In recognizing the pitfalls of naive ecumensim, some have opted for a different solution to the problem – it’s called the doctrine of separation. If you disagree with a family member with sufficient conviction, you simply extend the offer come around to your way of thinking one last time before packng your bags to leave. Some even go so far as to advocate SECOND-DEGREE separation: that is, if you happen to agree with me, but you also choose to associate with those who don’t, we can’t fellowship together. We’ve all dealt with family members like this too – they respond to disagreements by fighting, getting indignant, and then storming off. When the holidays roll around, the real family politics begin, because if you seem like you’re too sympathetic to someone on one side, the other side will cut you off.

Both of these extremes exist in our worldwide Church family. But the only reason they exist in the Church is because these extremes also exist in our hearts. And that’s why division isn’t just a modern problem for the Church. It’s a sin problem, as old as mankind. Only 23 years after Jesus prayed His prayer in John 17, Paul was forced to write the letter of 1 Corinthians to deal with the disunity that was ripping their church apart. Nearly every other problem in the Corinthian church that Paul addressed in this letter (tolerating gross sin in ch. 5, taking each other to court in ch. 6, hurting weaker brothers in ch. 8-10, disorder in communion in ch. 11, their lack of love in using spiritual gifts in 12-14 etc) had its roots in the problem of disunity, Paul's subject of choice in the first four chapters.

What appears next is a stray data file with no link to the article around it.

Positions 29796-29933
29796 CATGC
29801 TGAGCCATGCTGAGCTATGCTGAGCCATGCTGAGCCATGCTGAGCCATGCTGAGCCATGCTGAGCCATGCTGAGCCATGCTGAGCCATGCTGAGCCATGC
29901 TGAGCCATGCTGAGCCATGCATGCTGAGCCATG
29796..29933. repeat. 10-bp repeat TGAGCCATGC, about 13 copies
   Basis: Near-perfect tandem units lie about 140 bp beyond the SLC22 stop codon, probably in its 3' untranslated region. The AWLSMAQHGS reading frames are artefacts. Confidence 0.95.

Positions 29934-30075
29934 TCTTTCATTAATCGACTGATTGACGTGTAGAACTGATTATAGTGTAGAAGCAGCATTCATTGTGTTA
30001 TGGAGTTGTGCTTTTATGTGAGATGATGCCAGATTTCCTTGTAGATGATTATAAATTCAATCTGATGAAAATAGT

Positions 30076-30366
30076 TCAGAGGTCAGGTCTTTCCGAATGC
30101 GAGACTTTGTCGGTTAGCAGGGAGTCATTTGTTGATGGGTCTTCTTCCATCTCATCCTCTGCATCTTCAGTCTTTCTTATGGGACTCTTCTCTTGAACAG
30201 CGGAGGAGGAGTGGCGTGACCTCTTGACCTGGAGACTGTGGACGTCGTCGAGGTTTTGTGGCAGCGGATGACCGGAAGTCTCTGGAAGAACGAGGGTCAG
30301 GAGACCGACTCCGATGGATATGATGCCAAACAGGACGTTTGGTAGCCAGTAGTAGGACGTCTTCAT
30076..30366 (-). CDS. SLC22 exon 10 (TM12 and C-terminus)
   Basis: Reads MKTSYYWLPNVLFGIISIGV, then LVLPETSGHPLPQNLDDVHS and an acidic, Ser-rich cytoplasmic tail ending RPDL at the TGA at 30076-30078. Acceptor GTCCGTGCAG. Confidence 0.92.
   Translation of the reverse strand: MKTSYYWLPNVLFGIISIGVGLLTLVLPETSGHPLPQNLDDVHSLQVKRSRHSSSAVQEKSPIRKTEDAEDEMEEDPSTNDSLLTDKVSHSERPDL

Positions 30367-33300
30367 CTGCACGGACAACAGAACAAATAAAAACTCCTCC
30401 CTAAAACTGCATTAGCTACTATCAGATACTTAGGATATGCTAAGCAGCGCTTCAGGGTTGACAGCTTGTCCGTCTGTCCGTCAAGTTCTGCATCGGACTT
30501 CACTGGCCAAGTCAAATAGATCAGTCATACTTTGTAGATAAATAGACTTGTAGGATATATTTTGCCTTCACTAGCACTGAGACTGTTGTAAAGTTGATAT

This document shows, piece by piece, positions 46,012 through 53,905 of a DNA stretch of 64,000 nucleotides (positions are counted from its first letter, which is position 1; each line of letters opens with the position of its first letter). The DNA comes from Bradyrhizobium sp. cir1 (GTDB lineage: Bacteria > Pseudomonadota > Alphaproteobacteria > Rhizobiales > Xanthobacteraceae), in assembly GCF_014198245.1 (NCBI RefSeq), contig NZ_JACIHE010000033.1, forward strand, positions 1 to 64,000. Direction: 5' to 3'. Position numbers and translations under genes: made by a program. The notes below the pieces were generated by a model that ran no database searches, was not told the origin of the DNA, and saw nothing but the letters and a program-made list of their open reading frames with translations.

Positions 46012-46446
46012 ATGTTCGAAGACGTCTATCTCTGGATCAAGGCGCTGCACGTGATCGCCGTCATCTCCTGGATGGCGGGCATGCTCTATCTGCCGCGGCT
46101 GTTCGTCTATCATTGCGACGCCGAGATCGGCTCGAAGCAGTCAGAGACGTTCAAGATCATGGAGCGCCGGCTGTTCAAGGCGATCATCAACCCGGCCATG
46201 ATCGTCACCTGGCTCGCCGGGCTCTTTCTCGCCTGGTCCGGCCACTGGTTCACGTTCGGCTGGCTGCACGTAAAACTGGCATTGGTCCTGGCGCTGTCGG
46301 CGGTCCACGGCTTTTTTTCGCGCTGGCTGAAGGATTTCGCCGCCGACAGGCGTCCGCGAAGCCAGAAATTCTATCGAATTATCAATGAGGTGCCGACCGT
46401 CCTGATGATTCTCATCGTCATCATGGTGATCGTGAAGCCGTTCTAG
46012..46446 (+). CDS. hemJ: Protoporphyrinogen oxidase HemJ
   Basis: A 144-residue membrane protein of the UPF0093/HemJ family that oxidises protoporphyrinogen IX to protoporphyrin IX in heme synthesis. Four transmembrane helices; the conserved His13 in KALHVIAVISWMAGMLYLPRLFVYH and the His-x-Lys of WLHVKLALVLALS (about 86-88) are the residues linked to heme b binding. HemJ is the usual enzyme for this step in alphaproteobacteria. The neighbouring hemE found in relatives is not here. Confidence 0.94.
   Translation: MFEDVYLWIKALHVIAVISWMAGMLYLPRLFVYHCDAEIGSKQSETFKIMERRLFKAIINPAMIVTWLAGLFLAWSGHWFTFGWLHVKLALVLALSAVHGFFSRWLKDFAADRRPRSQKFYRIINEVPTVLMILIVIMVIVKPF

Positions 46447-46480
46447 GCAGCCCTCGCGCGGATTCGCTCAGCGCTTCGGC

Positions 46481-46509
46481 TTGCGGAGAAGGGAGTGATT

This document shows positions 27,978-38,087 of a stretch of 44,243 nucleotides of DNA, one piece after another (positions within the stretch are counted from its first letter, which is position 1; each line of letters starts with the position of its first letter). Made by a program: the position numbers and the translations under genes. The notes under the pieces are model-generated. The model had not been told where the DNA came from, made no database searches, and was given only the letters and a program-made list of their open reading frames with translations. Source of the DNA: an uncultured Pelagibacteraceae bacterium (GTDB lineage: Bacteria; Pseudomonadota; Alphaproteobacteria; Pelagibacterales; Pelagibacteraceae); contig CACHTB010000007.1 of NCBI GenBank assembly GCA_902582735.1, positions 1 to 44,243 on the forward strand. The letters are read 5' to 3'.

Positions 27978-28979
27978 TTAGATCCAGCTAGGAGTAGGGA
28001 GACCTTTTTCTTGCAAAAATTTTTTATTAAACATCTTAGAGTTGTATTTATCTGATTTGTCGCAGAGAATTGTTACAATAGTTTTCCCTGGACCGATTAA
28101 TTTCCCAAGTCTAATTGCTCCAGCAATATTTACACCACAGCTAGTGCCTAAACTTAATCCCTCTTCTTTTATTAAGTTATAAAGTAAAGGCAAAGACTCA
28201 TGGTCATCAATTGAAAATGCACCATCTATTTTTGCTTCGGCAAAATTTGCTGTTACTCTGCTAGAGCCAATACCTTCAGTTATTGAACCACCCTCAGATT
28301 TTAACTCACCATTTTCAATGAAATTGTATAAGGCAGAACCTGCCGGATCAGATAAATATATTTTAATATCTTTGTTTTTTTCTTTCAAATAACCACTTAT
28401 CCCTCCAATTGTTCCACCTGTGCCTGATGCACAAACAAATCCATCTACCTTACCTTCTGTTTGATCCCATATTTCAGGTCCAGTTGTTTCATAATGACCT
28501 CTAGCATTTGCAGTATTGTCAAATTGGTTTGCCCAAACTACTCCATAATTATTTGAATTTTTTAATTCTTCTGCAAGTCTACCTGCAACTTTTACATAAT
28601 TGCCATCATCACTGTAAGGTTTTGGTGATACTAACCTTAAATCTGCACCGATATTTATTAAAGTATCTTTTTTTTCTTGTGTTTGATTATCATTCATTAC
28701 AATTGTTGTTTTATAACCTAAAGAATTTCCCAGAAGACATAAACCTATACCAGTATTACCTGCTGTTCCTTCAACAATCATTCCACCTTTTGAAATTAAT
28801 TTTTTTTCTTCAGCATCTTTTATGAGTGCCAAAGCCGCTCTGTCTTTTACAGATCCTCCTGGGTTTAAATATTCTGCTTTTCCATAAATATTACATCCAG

The Corinthians couldn’t manage to worship and minister together as one family, in one accord. So, immediately after his greeting in 4-9, Paul gives 3 resources that wil help the Corinthians sort this mess out. Verses 10-17 introduce Paul's polemic against it by giving an exhortation, a description and an important implication about disunity. The exhortation exemplifies how to approach the problem and identifies a provisional solution, the description illustrates the sorts of attitudes and activities that lead to factions, and the implication exposes just how foolish divisiveness really is. I'll spend some time examining these points in my next few posts: but, just for posterity, here's 1 Co. 1:10-17:

Now I exhort you, brethren, by the name of our Lord Jesus Christ, that you all
agree and that there be no divisions among you, but that you be made complete in
the same mind and in the same judgment. 11 For I have been informed concerning
you, my brethren, by Chloe’s people, that there are quarrels among you. 12 Now I
mean this, that each one of you is saying, “I am of Paul,” and “I of Apollos,”
and “I of Cephas,” and “I of Christ.” 13 Has Christ been divided? Paul was not
crucified for you, was he? Or were you baptized in the name of Paul? 14 I thank
God that I baptized none of you except Crispus and Gaius, 15 so that no one
would say you were baptized in my name. 16 Now I did baptize also the household
of Stephanas; beyond that, I do not know whether I baptized any other. 17 For
Christ did not send me to baptize, but to preach the gospel, not in cleverness
of speech, so that the cross of Christ would not be made void.


Stephen said...

It is a very important issue you are addressing; thank you for having the courage to do so. I hadn't realized how unity and proclaiming the gospel are linked in Jesus' prayer. Thank you for sharing that. I also enjoyed the artwork in your post. I'm looking forward to the others.

Tommy said...